Outlook It rather looks as if senior executives at Aviva and RSA spent the weekend stewing. On Friday, when the story broke that RSA had had a £5bn bid for Aviva's general insurance business turned down, both insurers were tight-lipped, refusing to either confirm or deny the gossip. But after a weekend of anonymous sniping from both sides, the two insurers exchanged some pretty spiky statements yesterday.
Aviva's lengthy disclosure more or less accused RSA of trying to get the business off its shareholders on the cheap. RSA's return of fire effectively suggested that Aviva doesn't know what it's doing because it insists on remaining the only insurer in the UK with a composite business model, offering both life and general insurance.
The irascibility of Aviva and RSA is explained by the fact that for both of them, some of the anxieties this putative deal has prompted are just a little too close to home.
Aviva says it has just had a strategic review of its composite approach that highlighted the favourable advantages of the less intensive capital requirements of a general insurance business. Maybe so, but the fact it felt obliged to have such a review in the first place tells you that RSA is not the only party to have raised an eyebrow about its rival's insistence on doing business this way, long after all its competitors have chosen one side or another.
Similarly, RSA will feel it has just showed its hand. It will, of course, talk up the integrational skills of Andy Haste, its chief executive, and his management team, who have successfully pulled off a number of deals to help RSA grow. This deal, however, would dwarf anything they have managed in the past and require them to raise more from shareholders than the current market capitalisation of the company. That is a big ask for investors in a sector that has already this year seen one transformational deal – Pru's bid for AIA – collapse with a failed rights issue. Is Mr Haste still committed to his stated aim of making lots of small acquisitions?
The truth of this matter may just be that RSA was acting opportunistically. Yesterday it pointed out that its offer valued the Aviva businesses at almost 10 times' earnings, a multiple that is generous by historical standards. True enough, but the insurance cycle is in a trough period – so earnings are depressed – and had Aviva said yes, shareholders might, in two years' time, have found themselves complaining about having sold cheaply.
Yesterday's hostilities, then, reflect nervousness about the right way forward for each company, rather than this specific deal. RSA was entitled to make an offer for a business that looks undervalued just now and which would be a valuable addition to it. Equally, Aviva was entitled to say no.
Still, don't expect this drama to end here. The implication of Aviva's statement is that were RSA to offer more money, it might get a different answer. One for Mr Haste to ponder.
The challenges for Sir Alan's successor
So farewell then Sir Alan Budd, who marked his departure from the Office of Budgetary Responsibility with a radio interview yesterday. His comments will have surprised no one: yes, the row last month over the unemployment forecasts that the OBR improved a couple of hours before Prime Minister's Questions damaged its credibility, Sir Alan said, and yes, he thought there was a possibility of a double dip, though he thinks slow growth is more likely.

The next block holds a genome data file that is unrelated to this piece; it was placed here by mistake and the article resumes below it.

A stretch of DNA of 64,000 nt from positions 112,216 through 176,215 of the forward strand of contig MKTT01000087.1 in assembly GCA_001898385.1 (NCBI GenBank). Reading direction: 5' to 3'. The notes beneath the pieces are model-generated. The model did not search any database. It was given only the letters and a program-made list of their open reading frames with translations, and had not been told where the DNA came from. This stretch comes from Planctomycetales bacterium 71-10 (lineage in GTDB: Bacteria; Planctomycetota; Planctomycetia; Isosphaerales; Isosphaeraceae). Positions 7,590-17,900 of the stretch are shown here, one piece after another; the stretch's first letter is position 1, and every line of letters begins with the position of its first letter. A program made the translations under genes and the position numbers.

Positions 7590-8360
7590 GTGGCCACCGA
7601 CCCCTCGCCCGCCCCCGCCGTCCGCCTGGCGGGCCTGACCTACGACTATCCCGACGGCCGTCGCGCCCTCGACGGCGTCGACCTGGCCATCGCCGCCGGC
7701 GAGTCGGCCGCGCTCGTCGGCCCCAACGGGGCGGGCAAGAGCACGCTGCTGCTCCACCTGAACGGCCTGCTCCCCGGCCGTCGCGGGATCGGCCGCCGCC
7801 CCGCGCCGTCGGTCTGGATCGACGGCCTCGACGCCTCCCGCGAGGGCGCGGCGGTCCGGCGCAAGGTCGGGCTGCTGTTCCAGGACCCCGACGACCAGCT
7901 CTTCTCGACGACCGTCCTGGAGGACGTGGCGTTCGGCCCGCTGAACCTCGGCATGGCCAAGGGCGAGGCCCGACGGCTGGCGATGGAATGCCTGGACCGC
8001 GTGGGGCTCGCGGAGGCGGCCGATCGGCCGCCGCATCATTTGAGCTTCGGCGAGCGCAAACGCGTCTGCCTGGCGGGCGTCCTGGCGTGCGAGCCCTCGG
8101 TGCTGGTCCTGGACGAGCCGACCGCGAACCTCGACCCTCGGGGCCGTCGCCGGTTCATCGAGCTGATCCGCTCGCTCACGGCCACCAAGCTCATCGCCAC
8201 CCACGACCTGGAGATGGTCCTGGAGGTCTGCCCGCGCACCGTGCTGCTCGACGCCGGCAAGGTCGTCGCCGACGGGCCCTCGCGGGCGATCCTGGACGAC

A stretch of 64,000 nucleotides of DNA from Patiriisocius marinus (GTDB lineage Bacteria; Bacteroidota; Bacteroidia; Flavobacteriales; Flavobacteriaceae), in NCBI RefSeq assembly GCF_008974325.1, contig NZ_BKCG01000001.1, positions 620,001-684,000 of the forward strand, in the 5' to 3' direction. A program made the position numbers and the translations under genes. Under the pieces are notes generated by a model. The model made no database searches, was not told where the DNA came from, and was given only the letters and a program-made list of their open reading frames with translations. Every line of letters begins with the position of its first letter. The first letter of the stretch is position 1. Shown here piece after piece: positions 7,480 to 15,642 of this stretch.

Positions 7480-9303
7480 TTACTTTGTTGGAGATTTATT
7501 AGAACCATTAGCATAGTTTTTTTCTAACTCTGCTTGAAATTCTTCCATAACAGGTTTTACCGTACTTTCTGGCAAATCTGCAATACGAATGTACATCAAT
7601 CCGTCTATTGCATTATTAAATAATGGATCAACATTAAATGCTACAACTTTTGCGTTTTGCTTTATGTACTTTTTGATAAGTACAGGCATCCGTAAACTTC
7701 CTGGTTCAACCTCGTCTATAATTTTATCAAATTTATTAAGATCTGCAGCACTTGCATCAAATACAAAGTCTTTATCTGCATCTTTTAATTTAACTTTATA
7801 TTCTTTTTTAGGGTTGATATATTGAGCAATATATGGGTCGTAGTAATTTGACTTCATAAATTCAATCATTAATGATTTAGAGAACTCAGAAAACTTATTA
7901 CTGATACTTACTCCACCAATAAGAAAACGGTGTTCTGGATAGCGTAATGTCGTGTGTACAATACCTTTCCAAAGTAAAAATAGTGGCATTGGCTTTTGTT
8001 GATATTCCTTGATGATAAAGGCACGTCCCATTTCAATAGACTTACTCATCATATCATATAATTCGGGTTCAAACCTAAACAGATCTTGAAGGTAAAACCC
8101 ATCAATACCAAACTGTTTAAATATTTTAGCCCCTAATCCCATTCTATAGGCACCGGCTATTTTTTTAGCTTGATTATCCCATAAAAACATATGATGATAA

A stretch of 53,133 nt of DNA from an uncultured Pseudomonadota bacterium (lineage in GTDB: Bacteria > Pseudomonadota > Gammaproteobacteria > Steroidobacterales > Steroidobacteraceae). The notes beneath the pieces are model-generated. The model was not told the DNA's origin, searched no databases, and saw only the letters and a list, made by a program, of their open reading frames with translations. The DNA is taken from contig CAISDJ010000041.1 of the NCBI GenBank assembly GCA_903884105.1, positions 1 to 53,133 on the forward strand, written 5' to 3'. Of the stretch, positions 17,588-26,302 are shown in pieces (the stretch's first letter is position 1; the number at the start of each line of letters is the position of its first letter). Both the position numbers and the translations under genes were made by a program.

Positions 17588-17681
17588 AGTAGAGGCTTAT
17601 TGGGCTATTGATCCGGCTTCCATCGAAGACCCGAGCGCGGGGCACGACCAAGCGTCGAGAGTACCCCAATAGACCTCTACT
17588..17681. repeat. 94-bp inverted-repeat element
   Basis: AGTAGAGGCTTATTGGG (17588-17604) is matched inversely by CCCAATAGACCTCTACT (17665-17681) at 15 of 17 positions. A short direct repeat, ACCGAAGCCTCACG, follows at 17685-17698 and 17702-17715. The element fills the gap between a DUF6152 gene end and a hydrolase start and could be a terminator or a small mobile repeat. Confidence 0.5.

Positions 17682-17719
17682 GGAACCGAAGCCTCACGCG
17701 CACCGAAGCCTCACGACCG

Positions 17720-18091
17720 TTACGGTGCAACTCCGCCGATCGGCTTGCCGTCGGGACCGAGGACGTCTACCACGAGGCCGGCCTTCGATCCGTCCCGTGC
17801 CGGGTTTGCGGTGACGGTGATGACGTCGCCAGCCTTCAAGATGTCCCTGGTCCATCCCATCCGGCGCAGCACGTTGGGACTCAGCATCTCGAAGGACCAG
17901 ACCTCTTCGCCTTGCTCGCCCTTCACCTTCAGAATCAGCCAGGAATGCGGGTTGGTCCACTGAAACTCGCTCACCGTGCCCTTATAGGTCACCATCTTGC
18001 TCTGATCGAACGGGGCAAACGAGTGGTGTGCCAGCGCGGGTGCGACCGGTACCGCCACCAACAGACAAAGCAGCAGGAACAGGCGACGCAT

Sir Alan's formal departure – he stood down on Friday – does, however, underline just how much work there is to be done to restore credibility to an office that could be a valuable addition to the framework of economic management. Some improvements have already been announced – Treasury Select Committee scrutiny of appointments to the OBR, for example, and a secretariat that will move out of the Treasury offices – but until Sir Alan's replacement is named, the OBR will lack any authority.
That appointment may take a little time. The job is being advertised and the closing date is not until tomorrow, so Sir Alan's chair is going to be empty for the foreseeable future. One would hope that someone might be in place for the spending review on 20 October, but it will be touch and go.
Longer-term, the accuracy of the OBR's forecasts will be key, particularly in the context of growing unease about the quality of the predictions coming out of the Bank of England. Proving his or her independence is only one part of the challenge for Sir Alan's successor. The new chief will also have to show they know what they're doing.
Broadband no one can afford to offer
U-turns on broadband policy are becoming something of a habit for Ed Vaizey, the Culture minister. Having supported the previous government's commitment to broadband for all by 2012, Mr Vaizey announced last month that the sums did not add up and that the promise would not now be met until the end of the current Parliament. Now he's decided to dump a commitment to reviewing taxation of the broadband sector, a move that may make rolling out broadband even tougher.
Many of the companies involved in building Britain's fibre-optic broadband infrastructure are bitter about the fact that they pay tax on the size of their networks – so the more scale they add, the more tax they pay. Worse, BT and Virgin, the biggest players, pay their tax bills in a different way, so they may be getting an unfair advantage.
In difficult financial times, the Government is reluctant to commit public money to extending the reach of broadband. Fair enough, but the reality of the private sector is that companies are only prepared to undertake work where there is a commercial return on offer. Mr Vaizey's refusal to even investigate whether the tax system is an impediment to broadband roll-out just looks daft.Reuse content